The NSW Department of Education is planning an overhaul of its procedures for selective school placement as part of a review of its gifted and talented policy, its Secretary Mark Scott has told a conference at UNSW Sydney.
Delivering a keynote address at the World Council for Gifted and Talented Children Biennial Conference, hosted by UNSW’s School of Education, Mr Scott said the revised policy would improve equity and extend the identification of gifted and high-potential students.
Mr Scott said the rise in private tutoring and coaching for opportunity classes and selective schools had coincided with a decline in the proportion of low SES students gaining entry to selective schools.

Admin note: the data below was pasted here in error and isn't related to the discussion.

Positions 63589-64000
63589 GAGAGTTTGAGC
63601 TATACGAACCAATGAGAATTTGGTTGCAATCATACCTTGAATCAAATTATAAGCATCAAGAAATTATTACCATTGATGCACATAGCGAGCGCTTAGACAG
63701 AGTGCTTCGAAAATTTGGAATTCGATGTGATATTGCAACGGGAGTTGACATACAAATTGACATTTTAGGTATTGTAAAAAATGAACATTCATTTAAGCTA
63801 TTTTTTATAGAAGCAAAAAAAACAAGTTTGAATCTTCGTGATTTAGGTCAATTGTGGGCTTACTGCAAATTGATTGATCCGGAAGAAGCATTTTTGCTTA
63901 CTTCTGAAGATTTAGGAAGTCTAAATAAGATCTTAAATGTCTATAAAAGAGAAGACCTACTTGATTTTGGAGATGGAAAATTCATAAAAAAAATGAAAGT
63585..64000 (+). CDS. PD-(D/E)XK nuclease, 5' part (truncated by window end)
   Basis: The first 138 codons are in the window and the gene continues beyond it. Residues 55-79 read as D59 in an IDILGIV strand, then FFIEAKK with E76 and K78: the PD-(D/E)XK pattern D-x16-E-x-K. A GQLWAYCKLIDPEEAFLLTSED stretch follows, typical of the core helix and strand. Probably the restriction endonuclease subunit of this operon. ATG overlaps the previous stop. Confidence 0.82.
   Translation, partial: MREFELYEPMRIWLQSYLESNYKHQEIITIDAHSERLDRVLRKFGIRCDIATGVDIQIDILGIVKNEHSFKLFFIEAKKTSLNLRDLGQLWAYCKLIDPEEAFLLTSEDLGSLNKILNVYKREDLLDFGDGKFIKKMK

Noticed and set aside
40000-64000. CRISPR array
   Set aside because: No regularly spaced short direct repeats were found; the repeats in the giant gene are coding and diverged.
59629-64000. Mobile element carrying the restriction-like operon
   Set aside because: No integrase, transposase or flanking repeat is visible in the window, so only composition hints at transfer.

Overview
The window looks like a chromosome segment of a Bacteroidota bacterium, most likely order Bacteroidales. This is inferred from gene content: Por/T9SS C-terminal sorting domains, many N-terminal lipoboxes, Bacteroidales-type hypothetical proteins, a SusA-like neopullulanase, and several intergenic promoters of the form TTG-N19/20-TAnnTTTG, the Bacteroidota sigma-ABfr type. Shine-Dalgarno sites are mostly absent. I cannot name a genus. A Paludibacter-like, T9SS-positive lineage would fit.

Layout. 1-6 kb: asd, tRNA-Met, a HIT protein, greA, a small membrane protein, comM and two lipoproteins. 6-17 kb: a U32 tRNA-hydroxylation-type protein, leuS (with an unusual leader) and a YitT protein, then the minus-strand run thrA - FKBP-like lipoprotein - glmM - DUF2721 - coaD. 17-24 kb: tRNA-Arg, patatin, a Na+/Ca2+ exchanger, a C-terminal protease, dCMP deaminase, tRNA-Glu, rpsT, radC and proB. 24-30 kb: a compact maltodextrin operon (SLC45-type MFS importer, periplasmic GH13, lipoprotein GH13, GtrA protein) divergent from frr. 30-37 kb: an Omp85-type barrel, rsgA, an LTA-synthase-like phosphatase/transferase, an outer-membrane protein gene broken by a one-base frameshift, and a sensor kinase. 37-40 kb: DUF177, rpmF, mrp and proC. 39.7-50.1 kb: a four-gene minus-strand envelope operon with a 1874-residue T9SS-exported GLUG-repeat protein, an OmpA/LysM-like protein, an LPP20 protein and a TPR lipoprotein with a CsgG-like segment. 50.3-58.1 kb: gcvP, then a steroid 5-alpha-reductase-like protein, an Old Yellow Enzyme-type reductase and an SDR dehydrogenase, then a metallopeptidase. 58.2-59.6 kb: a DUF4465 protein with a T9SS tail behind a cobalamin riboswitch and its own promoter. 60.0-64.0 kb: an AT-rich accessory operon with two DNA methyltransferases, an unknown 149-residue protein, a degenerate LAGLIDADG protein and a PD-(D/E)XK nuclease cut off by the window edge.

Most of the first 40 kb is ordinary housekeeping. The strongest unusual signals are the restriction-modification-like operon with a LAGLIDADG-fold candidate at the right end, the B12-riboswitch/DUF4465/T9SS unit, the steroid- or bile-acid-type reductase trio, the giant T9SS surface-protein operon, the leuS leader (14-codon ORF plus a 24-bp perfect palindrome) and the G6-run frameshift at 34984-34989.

And he noted that the policy review came against a backdrop of a slide in performance among high achievers on international and national assessments, with Australia lagging behind some major English-speaking economies like the US and England and well behind major Asian high achievers.
"We’d like to explore more how we can ensure that bright students have a chance to reach – and exceed – their potential regardless of their postcode,” he said.
The full text of Mark Scott’s speech can be found here.
See more coverage of the conference here and here.